Since the COVID-19 crisis started, I have been taking longer walks in my inner-world. Instead of walking on the main road, I have been crossing hills, roaming off-road, traversing valleys and climbing peaks to see wider views. The only constant in quarantine has been the roller coaster: optimism, renewed energy, rest, despair, confusion, lethargy, fear… I have been alternating between feeling spacious and trapped. These rapid cycles of emotional ups and downs are an experience shared by many of my friends and peers during this pandemic.
What happens as we go through these motions? Could they create new space, new possibilities? What will this collective period of introspection manifest when we finally come together again? New visions, new social movements, new ways of seeing the world?
This week, Restless Development and Recrear launched Resilient Realities, a new research project designed to learn about how youth civil society is responding to the COVID-19 crisis.
In designing the methodology for the research, I asked myself what is an appropriate way of researching with young people during a global pandemic?
It’s clear to me that bulldozing with some data collecting tools feels inappropriate right now. In this moment to simply make sense of my own reality I need care, I need attention, a possibility to bridge my isolation and find out how my day-to-day converses with that of other people.
Resilient Realities strives to create dialogue and collectively generate and analyze data. The collaboration between 12 co-researchers spread across 6 continents will seek to understand what it looks like to be a young activist in this moment of uncertainty, confusion, and becoming.
Each of the 12 co-researchers will be reaching out to their own networks and communities to inquire how they are re-thinking their activism and what emotions and ideas might be behind their organising.
Using participatory action research as a methodology of inquiry, this research is not concerned in discovering an ‘objective’ reality. Instead, through introspection, dialogue and reflection, the 12 co-researchers can sense-make their own experience and together create knowledge that inspires action, so that we can shape the realities we want.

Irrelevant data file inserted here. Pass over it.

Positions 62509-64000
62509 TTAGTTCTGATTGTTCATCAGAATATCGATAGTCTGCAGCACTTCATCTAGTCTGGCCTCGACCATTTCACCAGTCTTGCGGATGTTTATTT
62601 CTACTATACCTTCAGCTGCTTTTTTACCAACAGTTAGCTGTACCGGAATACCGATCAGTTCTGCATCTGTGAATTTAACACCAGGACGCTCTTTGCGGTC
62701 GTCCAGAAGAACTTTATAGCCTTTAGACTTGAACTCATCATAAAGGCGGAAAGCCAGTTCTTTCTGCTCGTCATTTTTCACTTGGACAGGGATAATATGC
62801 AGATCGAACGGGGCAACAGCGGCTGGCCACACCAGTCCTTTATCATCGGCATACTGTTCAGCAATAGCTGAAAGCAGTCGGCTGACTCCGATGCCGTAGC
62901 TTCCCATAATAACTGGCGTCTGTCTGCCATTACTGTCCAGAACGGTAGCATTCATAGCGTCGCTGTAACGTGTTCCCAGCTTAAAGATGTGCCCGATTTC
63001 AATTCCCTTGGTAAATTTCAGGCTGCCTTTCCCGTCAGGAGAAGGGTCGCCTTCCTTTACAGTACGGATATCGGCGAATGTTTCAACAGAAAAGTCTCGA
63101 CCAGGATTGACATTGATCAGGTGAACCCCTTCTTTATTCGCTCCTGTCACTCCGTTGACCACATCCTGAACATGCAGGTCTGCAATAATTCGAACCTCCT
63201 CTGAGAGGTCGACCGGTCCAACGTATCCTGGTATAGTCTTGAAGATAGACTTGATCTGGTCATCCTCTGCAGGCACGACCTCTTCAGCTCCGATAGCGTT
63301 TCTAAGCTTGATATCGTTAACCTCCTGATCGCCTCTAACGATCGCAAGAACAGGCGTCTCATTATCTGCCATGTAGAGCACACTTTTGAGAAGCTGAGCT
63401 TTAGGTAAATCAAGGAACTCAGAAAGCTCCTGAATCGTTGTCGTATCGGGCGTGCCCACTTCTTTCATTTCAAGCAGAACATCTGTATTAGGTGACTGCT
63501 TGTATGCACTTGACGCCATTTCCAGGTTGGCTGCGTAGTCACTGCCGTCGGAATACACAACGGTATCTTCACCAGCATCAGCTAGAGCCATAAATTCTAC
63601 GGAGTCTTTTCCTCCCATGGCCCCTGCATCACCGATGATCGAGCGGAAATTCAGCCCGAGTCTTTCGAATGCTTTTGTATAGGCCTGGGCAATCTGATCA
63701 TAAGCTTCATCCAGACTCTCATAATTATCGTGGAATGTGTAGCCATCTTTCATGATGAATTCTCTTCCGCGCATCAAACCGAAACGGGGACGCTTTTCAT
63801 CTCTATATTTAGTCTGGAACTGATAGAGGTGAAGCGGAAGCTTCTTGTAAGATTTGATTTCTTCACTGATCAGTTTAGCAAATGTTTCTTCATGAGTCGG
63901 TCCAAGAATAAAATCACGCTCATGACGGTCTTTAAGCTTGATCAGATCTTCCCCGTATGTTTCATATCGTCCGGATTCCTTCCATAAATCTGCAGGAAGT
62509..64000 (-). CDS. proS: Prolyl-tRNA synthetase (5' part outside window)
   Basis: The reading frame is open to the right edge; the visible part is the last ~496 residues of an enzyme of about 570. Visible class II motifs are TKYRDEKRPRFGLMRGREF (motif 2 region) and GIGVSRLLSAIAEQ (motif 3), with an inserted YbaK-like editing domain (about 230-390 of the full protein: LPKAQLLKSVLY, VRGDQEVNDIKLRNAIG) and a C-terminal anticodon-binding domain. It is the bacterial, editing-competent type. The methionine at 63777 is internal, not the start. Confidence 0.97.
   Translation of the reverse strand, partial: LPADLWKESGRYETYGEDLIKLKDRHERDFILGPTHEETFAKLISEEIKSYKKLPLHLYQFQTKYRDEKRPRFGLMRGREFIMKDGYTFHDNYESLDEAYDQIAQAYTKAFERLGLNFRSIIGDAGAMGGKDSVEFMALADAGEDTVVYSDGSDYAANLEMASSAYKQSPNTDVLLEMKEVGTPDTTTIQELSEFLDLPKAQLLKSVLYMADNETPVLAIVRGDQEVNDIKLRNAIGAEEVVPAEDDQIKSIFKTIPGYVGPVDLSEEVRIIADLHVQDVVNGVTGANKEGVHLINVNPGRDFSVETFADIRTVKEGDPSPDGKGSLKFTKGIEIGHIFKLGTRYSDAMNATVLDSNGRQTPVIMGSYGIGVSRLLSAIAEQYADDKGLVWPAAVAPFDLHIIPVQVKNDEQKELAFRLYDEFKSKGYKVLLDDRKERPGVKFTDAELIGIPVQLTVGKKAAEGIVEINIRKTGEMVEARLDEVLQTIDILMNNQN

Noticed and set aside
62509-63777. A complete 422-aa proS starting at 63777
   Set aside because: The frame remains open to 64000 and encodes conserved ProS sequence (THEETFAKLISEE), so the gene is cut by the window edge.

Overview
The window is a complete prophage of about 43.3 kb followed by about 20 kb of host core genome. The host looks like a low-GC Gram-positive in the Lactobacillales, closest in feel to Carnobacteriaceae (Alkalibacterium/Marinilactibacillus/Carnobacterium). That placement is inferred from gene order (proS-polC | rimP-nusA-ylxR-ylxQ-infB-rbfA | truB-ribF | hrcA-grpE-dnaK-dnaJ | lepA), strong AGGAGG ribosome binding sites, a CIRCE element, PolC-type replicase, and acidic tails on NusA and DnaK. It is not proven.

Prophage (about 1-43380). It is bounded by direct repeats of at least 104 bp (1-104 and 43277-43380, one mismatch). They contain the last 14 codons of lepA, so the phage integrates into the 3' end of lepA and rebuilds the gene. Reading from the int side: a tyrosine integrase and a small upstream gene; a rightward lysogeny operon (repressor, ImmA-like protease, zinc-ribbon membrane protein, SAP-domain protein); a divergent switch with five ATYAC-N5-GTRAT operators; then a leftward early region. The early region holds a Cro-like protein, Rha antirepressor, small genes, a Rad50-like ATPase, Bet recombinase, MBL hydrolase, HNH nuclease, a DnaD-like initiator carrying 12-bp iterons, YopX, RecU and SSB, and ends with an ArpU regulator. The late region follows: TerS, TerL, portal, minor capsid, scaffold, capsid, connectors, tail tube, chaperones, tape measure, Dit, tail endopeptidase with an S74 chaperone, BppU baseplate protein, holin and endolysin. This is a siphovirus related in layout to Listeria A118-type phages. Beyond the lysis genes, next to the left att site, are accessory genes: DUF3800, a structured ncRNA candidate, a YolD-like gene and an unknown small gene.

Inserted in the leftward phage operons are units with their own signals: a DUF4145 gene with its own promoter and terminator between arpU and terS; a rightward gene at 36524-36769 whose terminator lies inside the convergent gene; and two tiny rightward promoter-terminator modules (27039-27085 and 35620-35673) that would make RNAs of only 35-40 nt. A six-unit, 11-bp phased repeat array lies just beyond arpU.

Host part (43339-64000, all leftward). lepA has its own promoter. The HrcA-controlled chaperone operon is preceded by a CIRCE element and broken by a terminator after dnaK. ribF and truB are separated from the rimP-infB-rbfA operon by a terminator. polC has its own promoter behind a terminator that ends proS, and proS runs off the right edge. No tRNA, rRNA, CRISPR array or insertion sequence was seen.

To design the research we brought together GoogleDrive, Nearpod, Zoom, Whatsapp – a soup of technology – and added the intention for authentic connection, playfulness and depth by integrating methodologies like painting and movement-based techniques alongside traditional qualitative data gathering.
In itself, the way we research is a reminder that in this pandemic we have the opportunity to become more human. This research aims to support youth organising to be resilient. In its origin, the word ‘resilient’ suggests the capacity to spring back, rebound. As we are invited to connect more intimately to both our vulnerability and our inner-strength, we hope that our leap will be forward. We hope that care, affection, and co-creation can become the pillars for reconfiguring our societies.
Music helps us to express our lived experience, so the 12 researchers have put together a playlist that says a little something about their experience in lockdown. Have a listen and share the music that best expresses your experience in the comments below.
Gioel is in continual pursuit of connection with others. She spends a lot of time thinking about deepening relationships across cultures and sectors. In 2010 she co-founded Recrear.
Recrear’s projects have taken Gioel to learn from young people and practitioners from Ecuador to Bangladesh, to Malawi and beyond.
In 2012-2013, Gioel had the opportunity to join the Jeanne Sauve Public Leadership Program as a Fellow. Since then she went on to do a PhD at the Institute of Development Studies, studying Colombian youth organizations and how they relate to different funding models and organizational culture. Currently Gioel acts as the Director of Research at Recrear. Her latest work has her collaborating with CIVICUS to research how grassroots youth organizations and movements around the world are resourced.